[3a] In the instant case we are impressed that the two items enumerated in the complaint for which recovery was sought were not "interdependent." The main or principal item was for taxes and accrued penalties. At the trial respondents offered no evidence whatever in opposition to appellant's proof thereon and judgment was concededly ordered in accordance with the proof.
The sum of $2,262.60, also sought to be recovered, represented the expenditures incurred by the state controller in seizing, preserving and advertising for sale the delinquent taxpayer's property. This item, which formed the basis of paragraph VI of the complaint, was entirely separate and distinct from the tax item. The recovery of the $2,262.60 was in no way "dependent" upon recovery of any specific amount of taxes. The allegations in connection therewith contained in paragraph VI, were stricken from the complaint, appellant contends, erroneously, and consideration of the latter's right in regard to such allegations was thereby completely barred at the trial. Instead of being "dependent" upon each other, the two items with which we are here concerned, viz., the taxes and the expenses occasioned by seizure of the distributor's assets, are wholly "independent" of each other. The question as to whether appellant is entitled to recover the item of $2,262.60 bears no relation whatever to its right to recover the amount of taxes sued for.  No appeal lies from the orders of the trial court striking a part of the complaint and excluding evidence offered by appellant, and such orders are necessarily reviewable only on an appeal from the judgment.
[3b] We find no merit in respondents' contention that the instant case is but a single cause of action and a single judgment; that the appeal being from the whole of the judgment, "all of appellant's claims for taxes and penalties being controverted," the judgment is not severable, and this court, if it should find error in the rulings of the trial court, could [62 Cal. App. 2d 246] only reverse the judgment in toto. Contrary to respondents' contentions, we are persuaded that in truth and in fact appellant's claim for taxes was not actually "controverted." True, the allegations of the complaint with reference thereto were denied, but only for lack of information and belief, while at the trial no contention was made by respondents against the validity of the tax claim. In fact one of respondents' counsel in the trial court stated "We do not stipulate to the judgment, but I don't see what else your Honor can do under the evidence." The record in this case reflects no semblance of even a challenge, to say nothing of an actual controversy concerning the right of appellant to recover on its claim for taxes. The sole question raised by the notice of appeal herein has nothing to do with the tax item--in fact, excludes it; and concerns solely and alone the right of appellant to have a trial upon its claimed right to recover for expenditures incurred in seizing the distributor's property, which is an issue absolutely severable from and independent of appellant's right to recover on its claim for taxes and penalties.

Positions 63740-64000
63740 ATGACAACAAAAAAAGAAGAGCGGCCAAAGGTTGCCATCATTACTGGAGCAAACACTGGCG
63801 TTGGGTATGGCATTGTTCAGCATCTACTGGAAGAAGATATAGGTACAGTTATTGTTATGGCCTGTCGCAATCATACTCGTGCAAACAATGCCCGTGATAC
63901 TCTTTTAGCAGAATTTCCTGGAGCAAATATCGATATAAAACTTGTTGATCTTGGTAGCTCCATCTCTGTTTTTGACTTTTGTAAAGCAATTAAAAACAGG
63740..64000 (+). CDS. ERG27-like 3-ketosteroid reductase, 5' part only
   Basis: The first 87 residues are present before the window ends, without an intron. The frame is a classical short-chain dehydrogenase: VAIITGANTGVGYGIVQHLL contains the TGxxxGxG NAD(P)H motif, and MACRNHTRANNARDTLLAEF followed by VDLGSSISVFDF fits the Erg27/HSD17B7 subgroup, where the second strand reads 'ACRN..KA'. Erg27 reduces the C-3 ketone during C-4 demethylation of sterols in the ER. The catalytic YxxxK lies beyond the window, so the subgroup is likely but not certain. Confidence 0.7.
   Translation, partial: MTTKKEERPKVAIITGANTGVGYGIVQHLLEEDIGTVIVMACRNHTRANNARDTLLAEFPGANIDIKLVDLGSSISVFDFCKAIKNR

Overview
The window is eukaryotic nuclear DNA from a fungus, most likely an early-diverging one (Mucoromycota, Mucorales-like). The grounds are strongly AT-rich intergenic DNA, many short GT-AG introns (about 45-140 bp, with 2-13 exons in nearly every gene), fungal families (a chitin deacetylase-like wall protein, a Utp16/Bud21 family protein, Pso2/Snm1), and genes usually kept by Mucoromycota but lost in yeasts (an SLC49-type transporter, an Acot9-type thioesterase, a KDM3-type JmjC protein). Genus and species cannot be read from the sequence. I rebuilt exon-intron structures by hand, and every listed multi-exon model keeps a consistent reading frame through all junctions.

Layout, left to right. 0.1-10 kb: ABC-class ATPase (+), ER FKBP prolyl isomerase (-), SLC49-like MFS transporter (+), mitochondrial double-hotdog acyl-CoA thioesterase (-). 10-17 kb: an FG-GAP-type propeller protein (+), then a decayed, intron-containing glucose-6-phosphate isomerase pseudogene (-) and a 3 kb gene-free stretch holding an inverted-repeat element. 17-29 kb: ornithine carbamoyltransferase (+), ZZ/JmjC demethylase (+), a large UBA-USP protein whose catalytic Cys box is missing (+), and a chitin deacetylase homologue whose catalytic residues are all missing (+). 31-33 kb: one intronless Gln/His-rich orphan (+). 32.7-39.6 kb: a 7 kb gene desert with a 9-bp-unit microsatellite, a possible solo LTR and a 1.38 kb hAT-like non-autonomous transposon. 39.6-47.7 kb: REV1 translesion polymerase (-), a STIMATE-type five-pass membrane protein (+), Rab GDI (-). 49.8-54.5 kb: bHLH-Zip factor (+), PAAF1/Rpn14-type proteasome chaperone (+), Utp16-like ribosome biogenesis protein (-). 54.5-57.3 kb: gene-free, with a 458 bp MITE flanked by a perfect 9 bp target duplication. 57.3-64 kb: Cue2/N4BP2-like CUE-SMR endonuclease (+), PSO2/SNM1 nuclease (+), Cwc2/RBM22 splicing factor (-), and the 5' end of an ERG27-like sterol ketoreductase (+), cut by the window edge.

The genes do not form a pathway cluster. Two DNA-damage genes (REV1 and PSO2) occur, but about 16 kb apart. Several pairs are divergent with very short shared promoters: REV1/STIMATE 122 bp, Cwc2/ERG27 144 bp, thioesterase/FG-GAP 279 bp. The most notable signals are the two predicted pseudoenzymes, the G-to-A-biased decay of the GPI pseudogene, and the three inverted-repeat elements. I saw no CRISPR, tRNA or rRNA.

Finally, respondents assert that appellant having accepted the full benefit of the judgment rendered in its favor cannot appeal from the judgment. From what we have heretofore said it is at once apparent that respondents' claim in this regard cannot be upheld because an appellant is not precluded from prosecuting an appeal from a judgment in his favor when such appeal is for the purpose of establishing a greater claim and where, as here, it affirmatively appears that he is entitled to that which he has accepted, but is contending for something more (Preluzsky v. Pacific Co-operative Cafeteria Co., 195 Cal. 290 [232 P. 970]).  Furthermore, where as in the case at bar, appellant accepted payment of a part of the judgment which was favorable to it, but the part adverse to appellant can be reversed without affecting the part which was favorable, the appellant is not estopped from prosecuting an appeal from that part of the judgment which was against it (Preluzsky v. Pacific Co-operative Cafeteria Co., supra, at page 293). As stated by the court in the case just cited: "Where the different portions of a judgment are severable, a party by voluntarily accepting the fruits of one portion thereof does not necessarily estop himself to attack other and severable portions thereof on appeal."  Also, it may be said that the instant case [62 Cal. App. 2d 247] is not one which presents a situation wherein the appellant by its election to accept a portion of the judgment favorable to it has changed the position of respondents, to the latter's injury, and the doctrine of estoppel by such election herein is therefore clearly inapplicable.  Moreover, it was to respondents' benefit to tender the amount specified in the judgment because they thereby avoided possible liability for accruing interest thereon pending this appeal. And appellant could not have avoided this result by refusing acceptance of the tender (Ferrea v. Tubbs, 125 Cal. 687 [58 P. 308]; Hancock v. Hunt, 34 Cal. App. 530 [168 P. 142]). We do not feel justified in attempting to distinguish the several cases cited by respondents. They are not sufficient, in our judgment, to overturn the legal conclusion at which we have arrived that the conduct of appellant in accepting the benefits of a portion of the judgment, prior to noticing this appeal, was not inconsistent with the right to appeal.
From what we have herein stated, it follows that the motion to dismiss this appeal must be denied. It is so ordered.
York, P. J., and Doran, J., concurred.